Blake turns in his Grave
A normality that will reassert itself with a bang and a buck, or rather the bang of one hammer and many million bucks, at Sotheby’s auction house. in the first days of May.
A set of William Blake watercolors (created to illustrate a poem by Robert Blair, but finally never used by the publisher) found in a Glasgow bookshop five years ago will go under the hammer. The publisher’s widow sold them in 1836 for the total price of £1.25. After their rediscovery in 2001, the sequence of illustrations became subject to a government export bar while the Tate scrambled to raise the £8.8m required to purchase them. As the gallery was unable to find the funds, Sotheby’s in New York announced that they would sell the paintings individually on May 2. They are expected to reach up to $17.5m (£10m) in total.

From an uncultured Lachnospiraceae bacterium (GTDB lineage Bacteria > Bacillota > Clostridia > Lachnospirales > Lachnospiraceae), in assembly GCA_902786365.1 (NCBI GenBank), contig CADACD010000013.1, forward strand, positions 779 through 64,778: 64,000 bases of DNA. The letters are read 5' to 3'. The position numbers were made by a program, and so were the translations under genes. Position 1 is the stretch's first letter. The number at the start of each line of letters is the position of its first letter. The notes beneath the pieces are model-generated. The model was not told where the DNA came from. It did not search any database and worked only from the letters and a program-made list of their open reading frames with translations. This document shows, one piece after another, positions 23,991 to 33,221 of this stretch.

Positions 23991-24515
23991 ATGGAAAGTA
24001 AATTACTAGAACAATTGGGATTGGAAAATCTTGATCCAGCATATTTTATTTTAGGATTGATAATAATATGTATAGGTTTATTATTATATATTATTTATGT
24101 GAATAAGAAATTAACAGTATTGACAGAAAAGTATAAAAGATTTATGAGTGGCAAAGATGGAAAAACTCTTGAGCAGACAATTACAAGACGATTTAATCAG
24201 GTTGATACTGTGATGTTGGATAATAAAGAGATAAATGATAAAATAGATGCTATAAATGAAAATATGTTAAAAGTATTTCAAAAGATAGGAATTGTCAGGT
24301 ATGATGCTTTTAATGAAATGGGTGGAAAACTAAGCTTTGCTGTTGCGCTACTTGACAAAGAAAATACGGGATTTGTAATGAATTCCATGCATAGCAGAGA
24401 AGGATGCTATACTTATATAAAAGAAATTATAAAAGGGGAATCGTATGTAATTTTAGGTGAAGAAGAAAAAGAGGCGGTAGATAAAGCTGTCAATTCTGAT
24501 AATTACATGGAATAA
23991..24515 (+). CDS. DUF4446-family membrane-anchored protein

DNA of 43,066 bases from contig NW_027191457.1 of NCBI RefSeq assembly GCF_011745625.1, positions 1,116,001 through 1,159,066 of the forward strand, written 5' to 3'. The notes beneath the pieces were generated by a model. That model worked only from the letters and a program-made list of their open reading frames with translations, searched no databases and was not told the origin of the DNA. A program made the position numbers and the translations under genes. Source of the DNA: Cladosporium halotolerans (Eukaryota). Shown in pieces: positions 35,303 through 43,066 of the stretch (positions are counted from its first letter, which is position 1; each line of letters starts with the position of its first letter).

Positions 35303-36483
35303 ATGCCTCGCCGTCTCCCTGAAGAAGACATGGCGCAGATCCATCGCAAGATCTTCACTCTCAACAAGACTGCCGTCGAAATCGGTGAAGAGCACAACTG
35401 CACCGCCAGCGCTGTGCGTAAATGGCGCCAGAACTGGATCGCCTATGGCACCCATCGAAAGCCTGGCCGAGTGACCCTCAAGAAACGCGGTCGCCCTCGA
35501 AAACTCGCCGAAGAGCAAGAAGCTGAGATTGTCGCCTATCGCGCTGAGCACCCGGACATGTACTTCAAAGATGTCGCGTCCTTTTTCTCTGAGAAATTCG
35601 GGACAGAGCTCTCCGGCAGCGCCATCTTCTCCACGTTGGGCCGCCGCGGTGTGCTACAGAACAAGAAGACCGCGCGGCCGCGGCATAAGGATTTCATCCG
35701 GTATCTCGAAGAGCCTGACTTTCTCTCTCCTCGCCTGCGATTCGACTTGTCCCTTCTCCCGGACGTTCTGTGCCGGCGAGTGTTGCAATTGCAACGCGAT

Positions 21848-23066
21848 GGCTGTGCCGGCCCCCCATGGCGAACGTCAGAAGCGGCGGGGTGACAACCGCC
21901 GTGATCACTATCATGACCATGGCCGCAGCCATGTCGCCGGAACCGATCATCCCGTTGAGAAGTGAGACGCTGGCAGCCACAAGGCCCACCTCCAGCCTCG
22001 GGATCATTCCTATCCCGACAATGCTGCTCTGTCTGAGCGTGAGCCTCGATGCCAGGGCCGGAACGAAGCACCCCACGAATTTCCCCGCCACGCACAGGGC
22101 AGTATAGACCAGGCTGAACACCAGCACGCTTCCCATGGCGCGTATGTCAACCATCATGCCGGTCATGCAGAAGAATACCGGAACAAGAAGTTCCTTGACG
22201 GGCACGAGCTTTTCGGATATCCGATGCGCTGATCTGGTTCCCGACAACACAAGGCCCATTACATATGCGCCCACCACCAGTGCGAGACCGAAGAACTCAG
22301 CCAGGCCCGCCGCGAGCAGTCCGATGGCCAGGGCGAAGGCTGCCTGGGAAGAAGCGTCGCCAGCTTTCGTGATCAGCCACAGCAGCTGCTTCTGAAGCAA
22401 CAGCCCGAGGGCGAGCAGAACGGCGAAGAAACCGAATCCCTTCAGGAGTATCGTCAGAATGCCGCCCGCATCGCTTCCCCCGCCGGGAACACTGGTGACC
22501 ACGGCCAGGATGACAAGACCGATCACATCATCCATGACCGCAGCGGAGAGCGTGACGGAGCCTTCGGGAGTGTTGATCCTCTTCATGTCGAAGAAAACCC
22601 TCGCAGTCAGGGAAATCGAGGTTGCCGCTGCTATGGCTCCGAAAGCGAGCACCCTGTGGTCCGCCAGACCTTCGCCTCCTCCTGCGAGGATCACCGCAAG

Worse even than the obscene amount of money involved is the breakup of the series itself. The Guardian quotes Martin Butlin, “a prominent Blake scholar involved in identifying the works,” as saying that “selling them individually at auction was ‘absolutely philistine’….The seller has no regard for the integrity of works of art, only for money… As a group they tell a story.”